But we dug around a bit and found some fetishes so strange that it’s hard to believe they actually exist.
But they do.
But what distinguishes a fetish from say, a preference or a turn-on?
Dr. Ian Kerner, a New York sex therapist and frequent contributor to the CBS News’s “The Early Show,” says fetishes are only a problem if the person experiencing them reports distress.
Yet few people report distress. Kerner says that could be because many people with fetishes are comfortable with them. They may also be under-reported due to embarrassment.
Yet there is a battle waging within the psychological community as to whether a fetish is something that can be healthily integrated into a person’s life, or whether a fetish is, by nature, psychologically debilitating.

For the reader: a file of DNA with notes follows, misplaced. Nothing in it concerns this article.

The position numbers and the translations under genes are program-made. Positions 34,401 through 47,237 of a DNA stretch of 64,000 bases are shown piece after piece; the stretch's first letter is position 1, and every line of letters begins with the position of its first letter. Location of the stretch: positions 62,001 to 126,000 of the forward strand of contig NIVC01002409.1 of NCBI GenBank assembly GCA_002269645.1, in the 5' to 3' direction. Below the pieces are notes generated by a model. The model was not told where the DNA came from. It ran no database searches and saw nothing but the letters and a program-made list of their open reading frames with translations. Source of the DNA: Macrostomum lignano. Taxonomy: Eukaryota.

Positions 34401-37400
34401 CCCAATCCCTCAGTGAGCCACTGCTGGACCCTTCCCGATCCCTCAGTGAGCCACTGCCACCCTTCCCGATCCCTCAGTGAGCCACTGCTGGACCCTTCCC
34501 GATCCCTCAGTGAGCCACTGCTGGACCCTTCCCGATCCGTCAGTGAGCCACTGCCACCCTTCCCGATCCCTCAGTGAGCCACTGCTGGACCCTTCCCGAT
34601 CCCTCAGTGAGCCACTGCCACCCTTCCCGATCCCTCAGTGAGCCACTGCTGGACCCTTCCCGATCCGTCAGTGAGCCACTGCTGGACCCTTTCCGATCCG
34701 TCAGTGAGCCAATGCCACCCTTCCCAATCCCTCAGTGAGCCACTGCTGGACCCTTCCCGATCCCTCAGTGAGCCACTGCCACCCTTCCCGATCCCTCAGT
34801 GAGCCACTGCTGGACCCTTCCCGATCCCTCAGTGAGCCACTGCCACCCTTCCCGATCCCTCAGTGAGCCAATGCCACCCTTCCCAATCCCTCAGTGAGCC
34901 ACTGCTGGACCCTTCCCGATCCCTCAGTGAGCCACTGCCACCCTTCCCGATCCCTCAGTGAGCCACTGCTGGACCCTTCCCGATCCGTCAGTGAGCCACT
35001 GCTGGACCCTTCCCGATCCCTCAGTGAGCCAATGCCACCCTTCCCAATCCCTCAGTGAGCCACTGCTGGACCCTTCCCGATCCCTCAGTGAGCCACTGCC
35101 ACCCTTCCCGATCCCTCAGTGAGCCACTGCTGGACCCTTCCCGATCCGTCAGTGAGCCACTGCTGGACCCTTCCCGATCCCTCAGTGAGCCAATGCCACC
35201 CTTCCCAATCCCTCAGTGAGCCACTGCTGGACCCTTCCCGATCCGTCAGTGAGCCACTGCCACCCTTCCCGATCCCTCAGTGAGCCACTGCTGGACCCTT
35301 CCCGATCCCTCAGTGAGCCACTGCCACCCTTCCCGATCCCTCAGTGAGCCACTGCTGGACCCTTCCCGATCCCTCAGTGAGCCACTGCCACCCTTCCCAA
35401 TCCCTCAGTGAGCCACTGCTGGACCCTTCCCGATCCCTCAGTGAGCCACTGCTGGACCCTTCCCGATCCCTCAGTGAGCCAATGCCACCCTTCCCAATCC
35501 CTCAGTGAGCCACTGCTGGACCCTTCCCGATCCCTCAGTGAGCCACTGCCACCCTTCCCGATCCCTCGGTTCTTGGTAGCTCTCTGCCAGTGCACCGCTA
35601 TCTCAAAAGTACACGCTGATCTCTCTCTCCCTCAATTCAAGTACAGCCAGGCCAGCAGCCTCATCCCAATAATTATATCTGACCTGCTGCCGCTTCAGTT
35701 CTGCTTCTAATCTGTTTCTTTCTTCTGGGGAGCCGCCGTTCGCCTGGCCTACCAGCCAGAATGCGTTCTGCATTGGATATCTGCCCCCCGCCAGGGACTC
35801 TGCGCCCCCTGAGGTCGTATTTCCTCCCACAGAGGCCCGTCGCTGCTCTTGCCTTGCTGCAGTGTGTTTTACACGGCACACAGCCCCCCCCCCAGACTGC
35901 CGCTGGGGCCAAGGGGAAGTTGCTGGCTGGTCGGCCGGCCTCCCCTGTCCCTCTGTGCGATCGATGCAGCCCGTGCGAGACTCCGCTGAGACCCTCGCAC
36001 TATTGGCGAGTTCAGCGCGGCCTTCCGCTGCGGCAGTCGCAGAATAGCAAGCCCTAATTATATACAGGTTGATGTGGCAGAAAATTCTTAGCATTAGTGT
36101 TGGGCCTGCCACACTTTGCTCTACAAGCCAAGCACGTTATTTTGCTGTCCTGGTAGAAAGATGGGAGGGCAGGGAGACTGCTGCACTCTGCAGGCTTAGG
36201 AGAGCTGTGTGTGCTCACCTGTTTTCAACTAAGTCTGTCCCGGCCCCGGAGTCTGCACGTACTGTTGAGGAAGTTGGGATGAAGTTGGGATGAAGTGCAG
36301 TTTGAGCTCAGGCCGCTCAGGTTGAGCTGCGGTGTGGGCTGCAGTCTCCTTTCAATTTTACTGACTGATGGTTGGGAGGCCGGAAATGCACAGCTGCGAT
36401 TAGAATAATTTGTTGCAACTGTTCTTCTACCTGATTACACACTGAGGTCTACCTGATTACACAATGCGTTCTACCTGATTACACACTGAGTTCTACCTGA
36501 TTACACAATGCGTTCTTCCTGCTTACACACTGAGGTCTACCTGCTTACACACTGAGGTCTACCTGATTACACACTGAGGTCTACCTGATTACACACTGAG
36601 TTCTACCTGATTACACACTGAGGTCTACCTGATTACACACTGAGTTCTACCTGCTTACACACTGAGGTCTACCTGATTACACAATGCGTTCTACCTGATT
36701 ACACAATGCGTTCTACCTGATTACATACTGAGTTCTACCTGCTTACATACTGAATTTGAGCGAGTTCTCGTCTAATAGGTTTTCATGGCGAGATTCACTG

Dr. Barry McCarthy, a therapist in Washington, D.C., says that the argument against fetishes is that they “inhibit a person’s sexual desire for intimate, interactive sex,” because a fetish is a “narrow, controlling thing in terms of sexual response.”
Still, both camps agree that there are very real cases in which a fetish poses a problem. There are basically three camps of approach to treatment, Kerner says.
1) Psychoanalysis, in which the therapist attempts to trace the fetish to a childhood trauma or unresolved parental issues.
2) Cognitive behavioral therapy, where the therapist works with the patient as he/she navigates his/her life, using behavior reinforcement tools to break the fetish.
3) Drug therapy to reduce arousal and bring the fetish under control.
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